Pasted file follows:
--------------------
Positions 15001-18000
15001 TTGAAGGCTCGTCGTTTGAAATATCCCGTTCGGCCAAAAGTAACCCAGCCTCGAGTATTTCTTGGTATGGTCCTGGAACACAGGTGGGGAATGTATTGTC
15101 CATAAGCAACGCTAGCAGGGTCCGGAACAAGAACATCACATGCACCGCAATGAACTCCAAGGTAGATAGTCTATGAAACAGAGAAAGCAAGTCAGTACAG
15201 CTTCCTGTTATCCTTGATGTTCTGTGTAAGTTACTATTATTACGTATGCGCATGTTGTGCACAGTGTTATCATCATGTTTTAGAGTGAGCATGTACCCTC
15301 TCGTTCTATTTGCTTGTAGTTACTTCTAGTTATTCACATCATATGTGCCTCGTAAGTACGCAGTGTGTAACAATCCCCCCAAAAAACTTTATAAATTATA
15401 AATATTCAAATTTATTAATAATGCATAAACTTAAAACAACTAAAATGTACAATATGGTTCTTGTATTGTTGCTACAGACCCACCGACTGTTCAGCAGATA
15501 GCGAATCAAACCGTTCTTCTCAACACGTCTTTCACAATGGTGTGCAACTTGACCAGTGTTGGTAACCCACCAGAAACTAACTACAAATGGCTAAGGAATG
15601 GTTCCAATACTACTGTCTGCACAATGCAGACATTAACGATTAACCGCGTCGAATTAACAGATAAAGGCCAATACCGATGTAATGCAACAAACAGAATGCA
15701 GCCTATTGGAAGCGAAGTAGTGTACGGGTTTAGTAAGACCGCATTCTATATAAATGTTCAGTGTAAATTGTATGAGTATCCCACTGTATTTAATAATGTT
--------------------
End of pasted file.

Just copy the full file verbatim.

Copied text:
Positions 15001-18000
15001 TTGAAGGCTCGTCGTTTGAAATATCCCGTTCGGCCAAAAGTAACCCAGCCTCGAGTATTTCTTGGTATGGTCCTGGAACACAGGTGGGGAATGTATTGTC
15101 CATAAGCAACGCTAGCAGGGTCCGGAACAAGAACATCACATGCACCGCAATGAACTCCAAGGTAGATAGTCTATGAAACAGAGAAAGCAAGTCAGTACAG
15201 CTTCCTGTTATCCTTGATGTTCTGTGTAAGTTACTATTATTACGTATGCGCATGTTGTGCACAGTGTTATCATCATGTTTTAGAGTGAGCATGTACCCTC
15301 TCGTTCTATTTGCTTGTAGTTACTTCTAGTTATTCACATCATATGTGCCTCGTAAGTACGCAGTGTGTAACAATCCCCCCAAAAAACTTTATAAATTATA
15401 AATATTCAAATTTATTAATAATGCATAAACTTAAAACAACTAAAATGTACAATATGGTTCTTGTATTGTTGCTACAGACCCACCGACTGTTCAGCAGATA
15501 GCGAATCAAACCGTTCTTCTCAACACGTCTTTCACAATGGTGTGCAACTTGACCAGTGTTGGTAACCCACCAGAAACTAACTACAAATGGCTAAGGAATG
15601 GTTCCAATACTACTGTCTGCACAATGCAGACATTAACGATTAACCGCGTCGAATTAACAGATAAAGGCCAATACCGATGTAATGCAACAAACAGAATGCA
15701 GCCTATTGGAAGCGAAGTAGTGTACGGGTTTAGTAAGACCGCATTCTATATAAATGTTCAGTGTAAATTGTATGAGTATCCCACTGTATTTAATAATGTT